travel

The Mediterranean of Japan: Discovering Seto Inland Sea

5 Comments
By Jamie Rockers

Recently I took a trip to Shiraishi-jima, an island of “mists and trances” in the Seto Inland Sea. This little island is just one of the 250 islands of the Seto Inland Sea.

A lot of foreigners overlook the islands in the Seto Inland Sea and opt for Okinawa or Shikoku instead. However, there are a lot of rare and beautiful places to be discovered in these islands. Japanese people usually refer to the Seto Naikai as their own Mediterranean. However, on Shiraishi, you’ll find no five-star hotels or all-you-can-eat and drink specials, no bar crawls, no nightclubs. Not even a McDonald’s or Family Mart.

No, Shiraishi is off the beaten track and not for people who like to spend their vacations getting spa treatments and room service at five-star hotels. Instead, you can sleep on the beach or, of course, stay in one of several accommodations on the island, including Minshuku Harada, Shiraishi International Villa, The Beach Cottage, Otafuku Ryokan, or San-Chan’s (who also operates the only restaurant on the island).

Only about 700 people live on this island and arriving there, I had never seen so many people tending their gardens at one time before. These people truly seem to live off the land and they would almost have to, as there is only one grocery store on the island (four short aisles) with just basic necessities such as a few kinds of locally grown vegetables, a little meat, rice, a few sweets and snacks. Most people fish and live off the produce from their gardens.

Although there are no nightclubs and not a lot of choice when it comes to eating (think curry udon, regular udon, yakitori, rice, and donburi), there are still plenty of things to do on Shiraishi Island. Kayaks and windsurfing boards are available for rent, 1,000 yen per hour. Kayaking around the western point of the island gives way to stunning views of other islands of the Seto Inland Sea. You can even find your own private beach, with clear waters and beautiful views.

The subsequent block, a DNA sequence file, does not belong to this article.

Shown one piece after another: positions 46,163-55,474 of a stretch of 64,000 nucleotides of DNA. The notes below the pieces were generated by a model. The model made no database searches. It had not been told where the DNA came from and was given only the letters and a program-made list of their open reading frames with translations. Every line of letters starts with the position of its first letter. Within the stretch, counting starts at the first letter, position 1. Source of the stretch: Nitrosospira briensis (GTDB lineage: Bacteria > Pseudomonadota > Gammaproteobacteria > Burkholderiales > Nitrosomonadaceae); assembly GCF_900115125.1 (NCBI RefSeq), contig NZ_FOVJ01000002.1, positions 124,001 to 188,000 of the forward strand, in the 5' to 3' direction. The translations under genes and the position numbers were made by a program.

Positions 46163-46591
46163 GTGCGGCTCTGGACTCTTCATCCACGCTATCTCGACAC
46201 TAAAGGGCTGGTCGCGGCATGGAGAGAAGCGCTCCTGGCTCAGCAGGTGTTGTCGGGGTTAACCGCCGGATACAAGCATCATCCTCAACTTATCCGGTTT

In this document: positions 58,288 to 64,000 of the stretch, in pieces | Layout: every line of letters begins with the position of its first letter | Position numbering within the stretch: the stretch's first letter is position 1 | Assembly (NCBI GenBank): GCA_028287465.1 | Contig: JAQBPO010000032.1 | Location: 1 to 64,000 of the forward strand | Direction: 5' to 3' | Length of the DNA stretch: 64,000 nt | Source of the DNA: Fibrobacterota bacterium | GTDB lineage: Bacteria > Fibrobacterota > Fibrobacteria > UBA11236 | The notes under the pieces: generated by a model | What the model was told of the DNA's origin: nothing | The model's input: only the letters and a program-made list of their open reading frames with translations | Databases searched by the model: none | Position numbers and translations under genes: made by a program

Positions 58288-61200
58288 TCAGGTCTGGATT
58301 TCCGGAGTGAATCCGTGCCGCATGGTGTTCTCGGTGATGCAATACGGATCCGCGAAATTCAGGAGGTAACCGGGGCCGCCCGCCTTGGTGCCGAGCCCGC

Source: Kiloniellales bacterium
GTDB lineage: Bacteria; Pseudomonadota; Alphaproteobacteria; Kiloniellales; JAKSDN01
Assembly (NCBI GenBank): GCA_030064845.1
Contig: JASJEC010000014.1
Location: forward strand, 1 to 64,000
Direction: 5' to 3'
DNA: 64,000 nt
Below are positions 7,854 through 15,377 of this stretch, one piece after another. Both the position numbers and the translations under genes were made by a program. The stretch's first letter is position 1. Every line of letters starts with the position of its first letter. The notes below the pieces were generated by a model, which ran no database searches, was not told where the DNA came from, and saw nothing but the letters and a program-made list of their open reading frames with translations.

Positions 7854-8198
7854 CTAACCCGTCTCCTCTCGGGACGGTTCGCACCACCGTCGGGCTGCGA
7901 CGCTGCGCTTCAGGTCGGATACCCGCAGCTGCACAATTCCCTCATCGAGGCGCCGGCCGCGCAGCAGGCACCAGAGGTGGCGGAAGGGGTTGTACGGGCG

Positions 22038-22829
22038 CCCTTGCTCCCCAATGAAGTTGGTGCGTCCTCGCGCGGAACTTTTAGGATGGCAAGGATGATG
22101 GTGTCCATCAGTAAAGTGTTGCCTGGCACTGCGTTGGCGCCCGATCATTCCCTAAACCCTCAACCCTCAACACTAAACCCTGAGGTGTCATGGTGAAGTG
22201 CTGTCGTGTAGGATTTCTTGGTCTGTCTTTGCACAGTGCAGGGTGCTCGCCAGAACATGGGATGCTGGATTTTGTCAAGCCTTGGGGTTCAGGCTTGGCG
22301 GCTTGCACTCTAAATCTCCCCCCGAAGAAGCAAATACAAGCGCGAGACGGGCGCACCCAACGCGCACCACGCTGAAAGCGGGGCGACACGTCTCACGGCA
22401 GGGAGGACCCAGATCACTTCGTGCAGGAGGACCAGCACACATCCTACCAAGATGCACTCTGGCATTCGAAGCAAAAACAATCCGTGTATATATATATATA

In addition to kayaking, there is also a 400-year old pilgrimage route that circumnavigates the island and is similar to Shikoku’s 88-temple pilgrimage. It takes two days to complete but you don’t have to hike the whole thing. There are several trails and the easiest one to find is located across from the international villa. There are stunning views from various lookout points on the hiking course and the only things you are likely to run into are possible spiders in the forests. Other than that, it is peaceful and serene.

There are two temples on the island and one is a very unique Thai-style one which is called Bussharito and is said to actually contain some of the ashes of Buddha. The other temple is called Kairyuji Temple and is located near to Bussharito. A beautiful garden is next to Kairyuji Temple and is a great place to relax and take a break after your hike.

During the summer time, there is a beach bar called the Moooo! Bar run by a foreign couple, an Australian and an American. They can arrange motorboat trips to other islands in the Seto Inland Sea to take you to places rarely seen by tourists. The beach bar is open all day until sunset for cocktails, beer, wine, milkshakes, and various snacks. They sell beach wear, sunscreen, and even books in case you forget yours back at home. You can even get a massage on the beach for only 3,000 yen for one hour. Now when have you seen prices like that on the mainland?

All in all, Shiraishi was a wonderful place to relax and to escape the city. From Osaka, just take a train to Okayama, then another train to Kasaoka, where you will take a ferry to Shiraishi. If you choose to take limited express trains and save some money, you can get there with under 5,000 yen. Much cheaper than a plane ticket to Okinawa.

© Japan Today

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5 Comments
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ive been to seto naikai several times, although i live in saitama. my most memorable vacation was three years ago with my bestfriend in ehime who drove me to the shimanami kaido! we camped out or stayed in minshuku for our lodging, and saw the beautiful sunset almost every night, for a week!!! beautiful, beautiful trip!!!

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Sounds lovely!

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Read Donald Richie's, The Inland Sea, a true classic of travel literature on Japan.

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next time when I am in Osaka, will surely do it. sounds great

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Actually a lot of gaijin go to Shiraishi because of the Okayama prefecture Shiraishi International Villa; so it is not really 'off the beaten track'. Also you didn't mention the view of the huge gas-works on the opposite shore... You wouldn't really want to get stuck there for a week.

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